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Henry, surnamed Hotspur, and Ralph, in quest of the Scots, while he himself should collect a force to intercept their retreat. In one of the many skirmishes that ensued, Douglas won the pennon of Henry Percy; and vauntingly exclaimed, "This I shall carry as a sign of my prowess into Scotland, and place it on the pinnacle of my castle, to be known by all!" Percy, incensed, retorted with an oath, "Thou shalt never bear it out of Northumberland !"

The Scots had retreated northward as far as Otterburn, when they were overtaken by Percy, attended by six hundred lances, and eight thousand infantry armed with long-bows. They approached the Scots in the twilight, and instantly raised the shout of "Percy, Percy!" Meantime, the Scottish chiefs armed in haste; and, perceiving by moonlight the position and numbers of their foes, they silently turned around an eminence, and raising the shout of" Douglas, Douglas !" assailed the English in the rear. A well-disputed contest ensued. The Scots were ready to give way; when Douglas, brandishing a two-handed battle-axe, opened an avenue through the thick files of the enemy, trusting to the temper of his armour, and despising the numerous blows he received. He had advanced too far from his battalions to receive their support, and fell under three mortal wounds. His followers, ignorant of his fate, and animated by his valour, made an irresistible onset; when the obstinate courage of the English began to a bate. At that moment, the younger Percy was wounded and made prisoner. Some Scottish knights penetrated to the spot where lay their gallant chief, defended by his chaplain, and his banner prostrated on the ground. "Raise again my banner!” said the dying hero: "Shout Douglas !' Avenge me, for I die." His banner was elevated; the field resounded with his name; and the Scots, forming one phalanx, with levelled spears, routed the enemy. The defeat was complete; the elder Percy was taken prisoner; and the English were almost all slain or taken. Douglas lived. but to hear of his countrymen's success. He was interred beneath the high altar in Melrose abbey.

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The Convention of Estates appointed the Earl of Fife, the King's second son, to the office of Regent. By consenting to this act, Robert virtually abdicated his throne. A truce for a short period was negotiated between England and France, in. which Scotland was included.

A.D. 1390.

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Robert died at his castle of Dundonald; in the seventyfifth year of his age, and the nineteenth of his reign. He appears to have been a prince of a pacific disposition; the chief aim of his government being to maintain peace with England; to secure which, he renewed the old league with France, deeming it necessary policy for the weaker powers to unite against the strong.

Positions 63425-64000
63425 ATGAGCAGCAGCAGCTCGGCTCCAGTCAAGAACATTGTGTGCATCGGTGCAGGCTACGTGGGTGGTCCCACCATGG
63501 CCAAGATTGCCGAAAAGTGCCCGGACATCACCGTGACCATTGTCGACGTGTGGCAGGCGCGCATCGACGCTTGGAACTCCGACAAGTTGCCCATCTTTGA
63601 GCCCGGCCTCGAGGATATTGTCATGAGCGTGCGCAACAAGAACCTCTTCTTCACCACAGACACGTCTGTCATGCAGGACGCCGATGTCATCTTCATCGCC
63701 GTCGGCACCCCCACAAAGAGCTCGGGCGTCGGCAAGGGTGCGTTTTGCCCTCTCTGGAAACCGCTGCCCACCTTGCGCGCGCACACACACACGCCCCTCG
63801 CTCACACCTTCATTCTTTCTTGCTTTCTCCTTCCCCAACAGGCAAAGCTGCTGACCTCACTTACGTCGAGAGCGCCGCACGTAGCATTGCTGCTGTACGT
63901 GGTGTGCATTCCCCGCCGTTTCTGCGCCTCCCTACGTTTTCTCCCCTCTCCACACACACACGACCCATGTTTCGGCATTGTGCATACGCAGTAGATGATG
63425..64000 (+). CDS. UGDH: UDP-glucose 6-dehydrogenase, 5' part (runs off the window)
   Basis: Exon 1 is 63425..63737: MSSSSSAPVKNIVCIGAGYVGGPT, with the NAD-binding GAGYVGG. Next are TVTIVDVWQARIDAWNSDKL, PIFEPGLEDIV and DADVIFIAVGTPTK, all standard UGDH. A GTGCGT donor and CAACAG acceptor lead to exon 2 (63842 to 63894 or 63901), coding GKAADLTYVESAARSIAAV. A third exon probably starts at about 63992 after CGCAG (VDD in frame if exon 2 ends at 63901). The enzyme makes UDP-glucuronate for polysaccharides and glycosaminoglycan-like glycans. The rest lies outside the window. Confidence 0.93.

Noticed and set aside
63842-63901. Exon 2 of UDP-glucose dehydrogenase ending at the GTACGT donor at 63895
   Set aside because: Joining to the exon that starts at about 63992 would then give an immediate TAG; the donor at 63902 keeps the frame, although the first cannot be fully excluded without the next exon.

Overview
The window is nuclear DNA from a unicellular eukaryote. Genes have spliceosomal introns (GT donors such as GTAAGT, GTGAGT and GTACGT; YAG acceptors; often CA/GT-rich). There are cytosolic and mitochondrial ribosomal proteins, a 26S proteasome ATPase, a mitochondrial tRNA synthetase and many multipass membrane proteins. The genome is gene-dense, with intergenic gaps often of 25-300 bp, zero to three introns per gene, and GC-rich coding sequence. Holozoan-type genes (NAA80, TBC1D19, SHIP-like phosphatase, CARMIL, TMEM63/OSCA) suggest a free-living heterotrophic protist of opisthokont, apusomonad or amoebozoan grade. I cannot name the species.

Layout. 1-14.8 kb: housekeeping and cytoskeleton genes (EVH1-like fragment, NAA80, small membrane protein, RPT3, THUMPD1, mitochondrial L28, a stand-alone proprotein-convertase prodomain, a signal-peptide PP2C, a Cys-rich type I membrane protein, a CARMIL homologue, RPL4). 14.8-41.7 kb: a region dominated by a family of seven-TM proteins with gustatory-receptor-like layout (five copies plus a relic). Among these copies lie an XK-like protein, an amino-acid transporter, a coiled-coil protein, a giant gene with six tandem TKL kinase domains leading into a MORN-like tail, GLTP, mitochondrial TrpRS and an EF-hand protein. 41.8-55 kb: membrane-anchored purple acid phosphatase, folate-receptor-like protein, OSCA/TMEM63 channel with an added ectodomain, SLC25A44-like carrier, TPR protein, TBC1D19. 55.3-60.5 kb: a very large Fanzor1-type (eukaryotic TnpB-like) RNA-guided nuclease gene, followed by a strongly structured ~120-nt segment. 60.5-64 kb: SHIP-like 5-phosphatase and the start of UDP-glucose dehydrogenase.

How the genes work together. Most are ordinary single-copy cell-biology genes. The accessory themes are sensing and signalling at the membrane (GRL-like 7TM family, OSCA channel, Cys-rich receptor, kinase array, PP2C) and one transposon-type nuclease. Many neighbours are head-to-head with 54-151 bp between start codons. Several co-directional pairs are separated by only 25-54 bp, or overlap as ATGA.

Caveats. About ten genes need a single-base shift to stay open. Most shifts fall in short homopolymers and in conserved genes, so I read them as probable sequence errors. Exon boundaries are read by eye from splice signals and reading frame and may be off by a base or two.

CHAPTER II.

Robert the Third. Domestic policy. Chivalry. Tournaments. Preten sions of the English. They invade Scotland. Factions-civil policy of the Regent Albany. Battle of Homeldon. Prince James captured by the English. Death of Robert.

A.D.

ROBERT the THIRD.-John, the eldest son of the late 1390. Monarch, assumed the government. But his name being deemed inauspicious, it was changed to Robert,- -a name associat ed with many proud recollections by the Scots. When the new Sovereign began his reign, he was turned of fifty, of a gentle dis position, and inoffensive manners, but defective in political e nergy, the consequence probably of the recent elevation of his family to the throne. Accustomed to regard the nobles as bro thers and equals, he feared or was unable to restrain their untractable spirit, and execute the laws with vigour. Before his coronation, his fourth brother, Alexander, surnamed for his ra vages the Wolf of Badenoch, spread devastation through Mo ray. Having been excommunicated by the Bishop of that diocese, he, in revenge, burned the towns of Forres and Elgin, with the church of St Giles and the cathedral, esteemed one of the chief ornaments in the country. It would seem that this outrage passed unnoticed by the Government. The marauder made his peace with the church, and even procured a niche for his recumbent statue in the cathedral church of Dunkeld, where it still remains.

After his coronation at Scone, he intrusted the government to his brother the Earl of Fife; who, for the first eight years of his reign, succeeded in maintaining peace with England and France. But to maintain domestic tranquillity was a more arduous task, from the inveterate feuds that prevailed in the kingdom, especial A.D.ly in the Highland districts. Duncan Stewart, the King's 1392.) nephew, with a band of three hundred retainers, made a

descent upon Strathmore, and plundered the country as far as the Stormont. There they were attacked by the Sheriff of Angus, assisted by Sir David Lindsay; who were defeated with the loss of sixty men.

These disgraceful insults to the laws were not visited with merited punishment; and when the Government seriously resolved to interfere, a mode of chastisement was adopted dictated by a rude policy and irreconcileable to justice. The rival clans of Kay and Quhele were the most refractory of the Northern septs. It was proposed and agreed to, that thirty should be selected from each of the hostile parties, and finally decide their disputes before the King and the court in the vicinity of Perth. A fierce conflict with bows, battle-axes, swords, and daggers, ensued. Of the Kays, only one, a mercenary, who had entered the combat for a bribe, escaped, by swimming across the river Tay; while eleven of A.D. the opposing clan kept the field. In this inhuman combat, 1396. the most turbulent leaders of both parties were slain..